We’re getting there. Death is a complicated business and particularly when mum wants to stay in the house and we need to sort out her finances so that she can. I’ve learnt an awful lot about the process of dealing with a death, and mostly I’ve found everyone to be as helpful as they can be. Except HSBC this morning:
‘Hello, my name is Roland Ladley. I’m phoning about the account details I have entered. The account belonged to my dad who passed away last week.’
‘Sure. Can I speak to him please?’
And then, as with every other organisation I’ve spoken to I got passed to a bereavement section where the wait to chat to a talking head took forever, whilst the most obsequious music droned on. I’m glad there were no sharp objects nearby, otherwise dad may have got unexpected company. Of course the bereavement department can’t make any decisions, they can only cancel dad’s stuff (even though I had been told they could) … so, to amend standing orders I was passed back to a new talking head, who wasn’t in the same country, at which point we had to go through the whole security process again. Mum, on stand-by to say that I could talk on her behalf, couldn’t understand the non-UK resident and so we spent an age getting through the necessary protocols. Eventually …
It’s been ok, overall. Mum, bless her, has her ups and downs. C has been brilliant with her, considering how mum can be. Me, I’m normally steady-eddie, but when mum was obstinately stood in the middle of the road this morning in Clacton, with the neon man clearly blinking red-not-green, and she wouldn’t budge … and I was on the phone to the solicitors who wanted to write two letters not one, I did raise my voice.
Of course we’re in Essex. Which is like living in a reality TV show – all the time. Everything is slightly overdone. The accents. The waistlines. The foul language. The cars. The breasts – which, clearly, I’m not complaining about.
The Essex coastline is particularly poor. Jaywick (just down from Clacton), a town built on a salt marsh and made up exclusively of single-brick-skinned caravan-sized holiday homes which, over time, have morphed into residential areas, is the poorest community in England. Clacton is where the East End come on holiday once Southend is full; it’s all pier and candyfloss and not much else. Sure, further north towards Suffolk, Walton-on-the-Naze is more upmarket – but it very quickly becomes Suffolk (I’m pretty sure it wishes it was in Suffolk). But, aside from the expletives, I have encountered nothing more than acts of kindness. The woman in front of mum today in Morrisons wanted mum to use her points card as she didn’t have one. A bloke hit me on the head with a mattress at the dump the other day and couldn’t apologise enough.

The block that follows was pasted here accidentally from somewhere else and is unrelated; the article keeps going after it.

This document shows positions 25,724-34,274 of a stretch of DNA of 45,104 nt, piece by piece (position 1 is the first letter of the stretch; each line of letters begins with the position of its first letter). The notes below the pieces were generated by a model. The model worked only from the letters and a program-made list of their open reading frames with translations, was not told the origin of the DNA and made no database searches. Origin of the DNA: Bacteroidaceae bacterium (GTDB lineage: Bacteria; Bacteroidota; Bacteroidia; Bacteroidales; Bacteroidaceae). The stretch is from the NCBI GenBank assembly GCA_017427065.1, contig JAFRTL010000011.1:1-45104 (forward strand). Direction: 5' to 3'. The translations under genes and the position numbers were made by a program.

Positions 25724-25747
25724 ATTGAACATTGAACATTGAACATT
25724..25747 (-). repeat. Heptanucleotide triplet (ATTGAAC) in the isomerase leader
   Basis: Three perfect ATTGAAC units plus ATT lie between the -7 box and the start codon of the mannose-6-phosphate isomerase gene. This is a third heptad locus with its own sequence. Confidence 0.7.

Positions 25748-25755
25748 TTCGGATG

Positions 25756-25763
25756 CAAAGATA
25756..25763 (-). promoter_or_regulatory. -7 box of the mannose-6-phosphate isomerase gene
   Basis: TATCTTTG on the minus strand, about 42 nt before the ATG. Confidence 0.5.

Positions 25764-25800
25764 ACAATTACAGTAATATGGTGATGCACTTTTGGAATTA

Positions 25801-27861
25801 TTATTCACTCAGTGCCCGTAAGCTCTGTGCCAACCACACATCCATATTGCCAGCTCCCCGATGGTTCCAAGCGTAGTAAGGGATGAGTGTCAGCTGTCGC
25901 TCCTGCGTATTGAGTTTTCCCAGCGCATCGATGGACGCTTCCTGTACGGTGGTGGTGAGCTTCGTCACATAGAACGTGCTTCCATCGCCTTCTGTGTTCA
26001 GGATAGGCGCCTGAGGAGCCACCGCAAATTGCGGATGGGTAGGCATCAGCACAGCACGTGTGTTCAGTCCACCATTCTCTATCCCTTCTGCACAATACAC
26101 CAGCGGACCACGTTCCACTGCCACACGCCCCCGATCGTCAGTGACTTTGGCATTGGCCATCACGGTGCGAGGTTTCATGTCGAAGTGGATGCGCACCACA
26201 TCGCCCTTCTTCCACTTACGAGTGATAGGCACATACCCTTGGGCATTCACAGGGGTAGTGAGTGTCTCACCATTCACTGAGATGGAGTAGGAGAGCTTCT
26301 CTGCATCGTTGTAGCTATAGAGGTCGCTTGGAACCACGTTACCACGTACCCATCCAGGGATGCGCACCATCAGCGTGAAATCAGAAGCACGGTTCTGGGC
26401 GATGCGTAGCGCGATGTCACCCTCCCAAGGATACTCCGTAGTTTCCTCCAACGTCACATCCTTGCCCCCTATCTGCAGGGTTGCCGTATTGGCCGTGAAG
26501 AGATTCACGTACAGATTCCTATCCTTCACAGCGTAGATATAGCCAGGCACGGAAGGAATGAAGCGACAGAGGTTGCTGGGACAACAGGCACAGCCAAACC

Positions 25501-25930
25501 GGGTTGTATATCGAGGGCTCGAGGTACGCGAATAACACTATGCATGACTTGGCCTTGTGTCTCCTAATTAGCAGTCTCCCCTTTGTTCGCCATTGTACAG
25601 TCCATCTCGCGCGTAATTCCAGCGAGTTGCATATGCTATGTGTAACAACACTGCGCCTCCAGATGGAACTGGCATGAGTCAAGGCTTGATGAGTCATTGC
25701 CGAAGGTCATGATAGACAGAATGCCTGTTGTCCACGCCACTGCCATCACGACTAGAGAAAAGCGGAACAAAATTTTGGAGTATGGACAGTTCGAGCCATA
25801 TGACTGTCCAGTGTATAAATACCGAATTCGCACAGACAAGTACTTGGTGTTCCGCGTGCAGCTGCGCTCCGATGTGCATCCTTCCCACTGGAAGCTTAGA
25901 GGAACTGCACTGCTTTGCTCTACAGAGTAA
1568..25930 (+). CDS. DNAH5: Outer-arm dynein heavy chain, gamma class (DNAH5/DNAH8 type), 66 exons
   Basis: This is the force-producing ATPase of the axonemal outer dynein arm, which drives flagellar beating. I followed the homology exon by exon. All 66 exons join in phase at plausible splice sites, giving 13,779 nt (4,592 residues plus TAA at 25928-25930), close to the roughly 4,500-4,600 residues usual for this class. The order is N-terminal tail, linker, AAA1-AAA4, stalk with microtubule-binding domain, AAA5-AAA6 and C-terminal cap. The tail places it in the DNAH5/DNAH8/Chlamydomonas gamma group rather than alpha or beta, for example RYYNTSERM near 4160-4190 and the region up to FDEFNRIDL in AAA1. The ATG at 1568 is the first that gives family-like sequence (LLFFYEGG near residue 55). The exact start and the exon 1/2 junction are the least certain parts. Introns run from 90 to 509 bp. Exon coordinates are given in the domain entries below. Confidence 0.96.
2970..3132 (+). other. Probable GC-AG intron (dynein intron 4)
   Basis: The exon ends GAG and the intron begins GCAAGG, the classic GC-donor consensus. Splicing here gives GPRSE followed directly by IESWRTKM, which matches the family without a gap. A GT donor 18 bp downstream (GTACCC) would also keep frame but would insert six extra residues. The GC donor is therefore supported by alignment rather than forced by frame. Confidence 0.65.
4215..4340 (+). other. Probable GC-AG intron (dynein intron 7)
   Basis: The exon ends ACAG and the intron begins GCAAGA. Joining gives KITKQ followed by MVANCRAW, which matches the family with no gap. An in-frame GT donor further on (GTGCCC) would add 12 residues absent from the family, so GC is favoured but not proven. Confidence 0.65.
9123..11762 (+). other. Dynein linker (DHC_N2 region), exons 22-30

Of course, I shouldn’t be surprised. I soldiered with Essex boys, and C looked after their blue-rinsed wives, for 25 years. They are the salt of the earth. And would do anything for you. But, for the wary, the accent is threatening, like living with a couple of thousand gangsters. Inevitably, Essex has its share of gangsters. But so does Bristol – it’s just that their suits are sharper.
I think that’s enough from me. I could go down a political rabbit hole, but I do not have the energy. I have to say that if I were PM I wouldn’t have gone walking in Wales for Easter. I would have stayed in London and got Brexit sorted. But if the leader of the free world can golf in Mar-a-Lago at the same time that he’s proclaiming a national emergency on the US’s southern border, then she’s hardly got a model to follow.
Home tomorrow and back in early May to help mum through the funeral … which we have just about sorted. We’re walking out of the family crem service to King of the Road, which couldn’t be more Essex. Well done dad.
[We’re holding a Thanksgiving Service in Great Bentley parish church on Tuesday 7th May at 11.30 if anyone is interested.]